The University of Indianapolis’ Health Pavilion recently was recognized with the Indianapolis Chamber of Commerce’s first People’s Choice Award. UIndy received this award at the Monumental Awards Dinner on Oct. 20.
For the first time, the Chamber of Commerce opened an award for members of the community to vote upon. Voting took place on the chamber’s Facebook page, which featured various architecture from around Indy from which voters could choose.
Along with winning the People’s Choice Award, the pavilion also was nominated for other categories of the annual Monumental Awards, such as architecture and real estate development. UIndy’s renovated Krannert Memorial Library also was nominated for awards including innovative reuse, interior design, architecture and construction. UIndy competed against buildings such as the YMCA, Schaefer Planetarium and Space Object Theater, Penn Place Apartments and many other establishments in the Indianapolis area.
Dean of the School of Psychological Sciences Anita Thomas said the new space has impacted the entire campus community in a positive way.
“There is innovation in the physical design,” Thomas said. “The openness of the building and the sense of the shared space and the architectural reflection of that really mirrors the second thing, which is sort of the openness and the coming together of all the Health Pavilion’s disciplines and the sort of shared space and the ability of us to connect. It’s also really unique, because it’s both the university and also the private sector space simultaneously. So having the rehab clinic as part of the university building is kind of unique.”
Thomas also said that the health and science departments have been able to intersect as never before since having this shared space. Specifically, her psychology and other social work students have the ability to come together to discuss the similarities in their fields.
“I think it really has created more open space and opportunity for us to come across and have conversations with different disciplines in a way we haven’t before,” she said. “So psych and social work have merged and come together. But being in the same place, we’ve been able to talk about similarities in our profession and our work, the clients and the differences in our work. But also, it has provided a lot of opportunities for people to collaborate on projects and to sort of share resources. So we’re building new courses; we’re building new certificate programs; we’re doing things that we probably would never be able to do without being in the same space.”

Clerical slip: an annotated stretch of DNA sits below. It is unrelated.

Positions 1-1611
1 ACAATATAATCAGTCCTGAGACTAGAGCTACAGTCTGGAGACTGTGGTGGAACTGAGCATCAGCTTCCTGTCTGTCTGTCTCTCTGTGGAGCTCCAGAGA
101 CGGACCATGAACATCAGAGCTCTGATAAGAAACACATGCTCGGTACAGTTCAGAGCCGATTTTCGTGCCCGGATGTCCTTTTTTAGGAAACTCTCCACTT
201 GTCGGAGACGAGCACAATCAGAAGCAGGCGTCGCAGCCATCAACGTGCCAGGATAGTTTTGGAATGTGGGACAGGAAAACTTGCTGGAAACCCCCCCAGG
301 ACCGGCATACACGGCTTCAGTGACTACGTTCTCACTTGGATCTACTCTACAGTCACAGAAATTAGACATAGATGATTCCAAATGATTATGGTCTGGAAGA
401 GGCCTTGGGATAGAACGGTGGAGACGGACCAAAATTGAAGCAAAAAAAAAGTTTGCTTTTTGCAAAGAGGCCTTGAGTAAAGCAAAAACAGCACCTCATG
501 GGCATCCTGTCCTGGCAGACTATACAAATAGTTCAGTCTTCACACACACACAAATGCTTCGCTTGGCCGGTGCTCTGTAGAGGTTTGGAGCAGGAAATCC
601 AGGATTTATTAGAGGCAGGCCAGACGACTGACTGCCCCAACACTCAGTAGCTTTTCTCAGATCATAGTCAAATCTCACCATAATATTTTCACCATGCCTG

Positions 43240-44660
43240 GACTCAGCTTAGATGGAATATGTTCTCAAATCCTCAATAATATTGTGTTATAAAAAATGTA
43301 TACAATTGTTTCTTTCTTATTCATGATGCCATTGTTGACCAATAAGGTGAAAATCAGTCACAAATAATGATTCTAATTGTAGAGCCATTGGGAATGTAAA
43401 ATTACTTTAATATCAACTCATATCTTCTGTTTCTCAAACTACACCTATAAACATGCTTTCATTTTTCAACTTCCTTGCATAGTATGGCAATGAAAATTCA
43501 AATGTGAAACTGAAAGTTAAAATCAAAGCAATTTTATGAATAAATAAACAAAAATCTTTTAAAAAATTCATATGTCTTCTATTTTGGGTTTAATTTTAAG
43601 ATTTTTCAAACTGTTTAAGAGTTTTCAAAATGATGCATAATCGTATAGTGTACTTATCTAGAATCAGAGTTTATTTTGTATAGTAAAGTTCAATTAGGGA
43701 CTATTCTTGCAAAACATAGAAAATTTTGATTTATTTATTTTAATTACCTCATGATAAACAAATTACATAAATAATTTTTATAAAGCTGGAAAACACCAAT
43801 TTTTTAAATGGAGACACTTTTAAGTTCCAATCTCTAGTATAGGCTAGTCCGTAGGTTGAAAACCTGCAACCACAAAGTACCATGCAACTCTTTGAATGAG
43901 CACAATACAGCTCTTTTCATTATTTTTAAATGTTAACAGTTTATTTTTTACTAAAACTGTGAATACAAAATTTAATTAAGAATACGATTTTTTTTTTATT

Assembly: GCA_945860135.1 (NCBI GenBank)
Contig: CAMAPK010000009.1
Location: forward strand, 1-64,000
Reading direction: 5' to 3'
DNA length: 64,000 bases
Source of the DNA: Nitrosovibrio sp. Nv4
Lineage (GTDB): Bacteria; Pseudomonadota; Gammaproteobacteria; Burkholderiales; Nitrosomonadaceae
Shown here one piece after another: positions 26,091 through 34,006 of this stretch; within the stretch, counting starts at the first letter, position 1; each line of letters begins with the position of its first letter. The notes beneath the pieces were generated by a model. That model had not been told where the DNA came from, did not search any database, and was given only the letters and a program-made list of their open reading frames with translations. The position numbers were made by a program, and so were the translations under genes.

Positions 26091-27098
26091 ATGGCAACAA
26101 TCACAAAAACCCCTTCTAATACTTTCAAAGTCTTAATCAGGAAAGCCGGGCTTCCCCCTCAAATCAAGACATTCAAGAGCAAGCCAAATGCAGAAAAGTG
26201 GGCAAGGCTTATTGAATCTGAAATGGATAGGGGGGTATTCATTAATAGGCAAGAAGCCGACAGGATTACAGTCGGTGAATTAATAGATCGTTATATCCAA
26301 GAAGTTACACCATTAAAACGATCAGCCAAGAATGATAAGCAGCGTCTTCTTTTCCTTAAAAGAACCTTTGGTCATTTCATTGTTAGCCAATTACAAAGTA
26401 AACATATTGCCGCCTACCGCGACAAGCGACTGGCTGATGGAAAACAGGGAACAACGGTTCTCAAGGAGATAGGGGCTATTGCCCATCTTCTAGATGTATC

Freshman nursing major Lauren Metallic currently is enrolled in two classes in the Health Pavilion and also uses the pavilion for other activities such as study groups and lunch. So far, she said, she is impressed with the accommodations that the Health Pavilion has to offer.
“We go over there [the Health Pavilion] to study for anatomy,” Metallic said. “I also go over there to get food from The Perk…. And it’s [the building is] very technologically advanced, so that’s helpful in my classes. It overall makes the health majors and fields better, because we have better simulations and labs.”
Metallic also said that the pavilion made her much more drawn to UIndy when she was choosing which college to attend last fall.
“My other choice [for college] was Ball State,” she said. “And I went through their labs and through the Health Pavilion, and it was so much better here because it was so much more advanced and new.”
Both Thomas and Metallic agreed that the Health Pavilion gives UIndy students an edge over other students who may not have the advanced technology at their school that the pavilion has.
The innovations to this center have increased the productivity of many health and science majors and given many students a more enriched and hands-on learning experience, Thomas said. The student body is proud of the new renovations that were nominated, along with many other improvement and projects on campus, she said, and this contributed to the pavilion winning the People’s Choice Award.
“UIndy is such a family and a community and is so proud of itself. So I think that contributed a lot,” Thomas said. “They sent out, I think, two reminders to vote, and I was like, ‘Oh, everyone has already voted.’ Everyone is proud of the campus and proud of the community, and I think that contributed a lot to us getting out and being supported.”